The World Rugby U20 Championship gets underway a week today with Wales U20 starting the pool stage against competition hosts Argentina at the Hipodromo in Rosario, 5pm kick-off UK time.
Head coach Gareth Williams has named a 28-man squad to travel to South America, with the other pool stage games coming against reigning champions France (8th May) and newly promoted Fiji (12th May). Both games also kick-off at 5pm UK time.
There is more than an element of consistency within the squad selection as only Ospreys hooker Garin Lloyd wasn’t involved with this season’s U20 Six Nations squad, although he did play for the U19s just before Christmas.
Unfortunately that competition did not go quite as well as hoped in the end, finishing fourth with 10 points, closer to Scotland in last than England in third, as Ireland ran away with the title and a Grand Slam to boot.
A solid start saw Wales compete with France during the first half in Vannes, going in 17-10 down at the break, but a tough second half followed with the scoreline finishing 32-10. There was an excellent response the following week though with a six-try 12-42 hammering of Italy.
The competition then peaked in the third round with a superb 11-10 win over England in Colwyn Bay thanks to a Deon Smith try with the last play of the game, before a disappointing defeat away to Scotland and a home loss to Ireland brought about a tough end to proceedings.
It’s a shame that arguably the Welsh player of the tournament in Dragons back rower Taine Basham will not be involved over the next few weeks in Argentina after picking up a hand injury, but there is better news regarding Tiaan Thomas-Wheeler.
The Ospreys centre was retained by his region for the majority of the U20 Six Nations, only starting against Ireland in the final round, but after five Guinness Pro14 and two Challenge Cup appearances this season, he is now ready to make his mark on the World Rugby U20 Championship.
Scarlets winger Ryan Conbeer also offers a boost to Gareth Williams, returning to fitness after being injured throughout the Six Nations, bringing his 18 caps of experience at this level as part of eleven players spending their second year playing at U20 level.
There is plenty of leadership quality within that group as last year’s captain Tommy Reffell is selected in the back row after a season in which he made his Heineken Champions Cup debut for Leicester Tigers, while Dewi Lake leads this year’s team and earned rave review for his performances at hooker during the Six Nations.
Elsewhere Lennon Greggains is also among the back row options after playing for the Dragons first team during the back end of the season, Harri Morgan and Cai Evans will once again link up at half-back, and Rio Dyer is selected as a winger after a season in the Wales Sevens setup.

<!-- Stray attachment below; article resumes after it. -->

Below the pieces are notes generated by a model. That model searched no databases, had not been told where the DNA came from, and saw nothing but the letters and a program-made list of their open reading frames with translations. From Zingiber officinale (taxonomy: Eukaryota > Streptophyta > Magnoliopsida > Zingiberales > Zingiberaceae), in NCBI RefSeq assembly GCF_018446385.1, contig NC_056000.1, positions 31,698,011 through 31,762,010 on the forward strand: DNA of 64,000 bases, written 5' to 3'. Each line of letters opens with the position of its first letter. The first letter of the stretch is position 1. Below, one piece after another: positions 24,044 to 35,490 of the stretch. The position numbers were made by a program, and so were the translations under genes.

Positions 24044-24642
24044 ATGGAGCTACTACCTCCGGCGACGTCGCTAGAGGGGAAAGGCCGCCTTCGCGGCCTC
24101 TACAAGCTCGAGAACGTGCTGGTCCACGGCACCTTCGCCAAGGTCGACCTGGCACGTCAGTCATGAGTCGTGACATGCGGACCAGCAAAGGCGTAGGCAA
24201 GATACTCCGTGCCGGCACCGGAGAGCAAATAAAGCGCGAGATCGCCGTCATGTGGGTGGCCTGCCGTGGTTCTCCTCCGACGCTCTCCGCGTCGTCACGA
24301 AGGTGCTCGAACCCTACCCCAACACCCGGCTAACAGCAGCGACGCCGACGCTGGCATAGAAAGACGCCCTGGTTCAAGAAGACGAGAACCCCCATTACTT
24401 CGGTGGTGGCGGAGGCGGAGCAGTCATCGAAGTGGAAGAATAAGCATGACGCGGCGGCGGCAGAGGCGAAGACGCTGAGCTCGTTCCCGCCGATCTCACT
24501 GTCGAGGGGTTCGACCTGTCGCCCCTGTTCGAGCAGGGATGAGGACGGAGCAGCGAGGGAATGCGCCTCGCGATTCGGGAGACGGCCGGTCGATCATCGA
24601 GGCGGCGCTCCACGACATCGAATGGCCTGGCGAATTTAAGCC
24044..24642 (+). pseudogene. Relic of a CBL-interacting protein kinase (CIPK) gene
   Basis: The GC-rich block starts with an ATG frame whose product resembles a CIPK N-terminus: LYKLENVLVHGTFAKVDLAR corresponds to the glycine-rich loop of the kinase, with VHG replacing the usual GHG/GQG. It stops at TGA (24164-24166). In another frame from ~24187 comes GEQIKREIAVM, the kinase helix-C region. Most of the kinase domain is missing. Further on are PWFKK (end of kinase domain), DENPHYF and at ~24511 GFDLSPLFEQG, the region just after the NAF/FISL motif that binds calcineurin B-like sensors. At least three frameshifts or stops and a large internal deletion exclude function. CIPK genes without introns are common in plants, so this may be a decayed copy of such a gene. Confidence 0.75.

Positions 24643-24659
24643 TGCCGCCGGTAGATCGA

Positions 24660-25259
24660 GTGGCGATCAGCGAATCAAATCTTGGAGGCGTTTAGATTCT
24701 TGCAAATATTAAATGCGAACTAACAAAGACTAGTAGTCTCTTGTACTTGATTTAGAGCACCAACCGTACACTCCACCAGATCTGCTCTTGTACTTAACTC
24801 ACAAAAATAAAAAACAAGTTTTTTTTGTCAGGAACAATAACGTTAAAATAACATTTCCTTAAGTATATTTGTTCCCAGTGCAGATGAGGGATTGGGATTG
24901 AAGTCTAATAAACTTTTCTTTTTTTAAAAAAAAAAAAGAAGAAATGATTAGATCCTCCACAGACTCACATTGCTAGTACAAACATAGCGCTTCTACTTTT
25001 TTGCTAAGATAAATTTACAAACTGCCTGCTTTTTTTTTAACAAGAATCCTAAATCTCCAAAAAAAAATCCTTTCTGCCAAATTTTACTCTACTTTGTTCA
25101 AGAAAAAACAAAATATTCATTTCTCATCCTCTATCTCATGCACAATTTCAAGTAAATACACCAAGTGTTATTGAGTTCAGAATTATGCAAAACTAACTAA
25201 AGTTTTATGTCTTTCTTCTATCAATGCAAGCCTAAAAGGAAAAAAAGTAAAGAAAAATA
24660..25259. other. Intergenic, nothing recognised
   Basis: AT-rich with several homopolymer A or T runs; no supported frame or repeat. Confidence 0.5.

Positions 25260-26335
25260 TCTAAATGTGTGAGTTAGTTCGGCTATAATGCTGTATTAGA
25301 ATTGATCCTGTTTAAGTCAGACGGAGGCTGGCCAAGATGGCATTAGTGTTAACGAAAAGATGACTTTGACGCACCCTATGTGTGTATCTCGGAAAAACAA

Of the first year players in the U20 setup, Rhys Davies of the Ospreys is someone to look out for at loosehead after starting every game in the Six Nations, while the Scarlets’ Iestyn Rees has shown signs he is more than capable of stepping in for the injured Basham at number eight.
Leicester’s Sam Costelow is a supremely talented young fly-half and will likely be unleashed off the bench this summer before taking over in the 10 jersey next season, while Dragons’ Aneurin Owen’s ball carrying from inside centre was a standout aspect of Wales’ play during the Six Nations.
From a Cardiff Blues perspective there are four exciting talents representing us, all of whom can expect plenty of minutes on the field over the next few weeks.
Up front tighthead prop Ben Warren started every game in the Six Nations, blessed with good size he has technical ability beyond his years, while behind him Teddy Williams was also ever present in the second row and featured for Cardiff Blues A last September.
In the backs Max Llewellyn has been a familiar face in the Cardiff RFC centre this season, while Ioan Davies is talked about in the same breath as a young Leigh Halfpenny at full-back, with his talent such that people are getting very excited about his potential at at Arms Park.
Overall it’s a handy looking Wales U20 side, but with a concern lingering over the experience of the tight five that may let it down against effective Argentine and French packs in the pool stages.
However, if Cai Evans has an excellent tournament and the backs outside him can click as a unit above their undoubted individual talent, then there is a chance the young Welshmen can push all the way.
Later in the week we’ll have a look at Wales U20’s pool stage opponents, while there will be match previews, reports and analysis here and on Twitter @CardiffRugbyWeb throughout the tournament.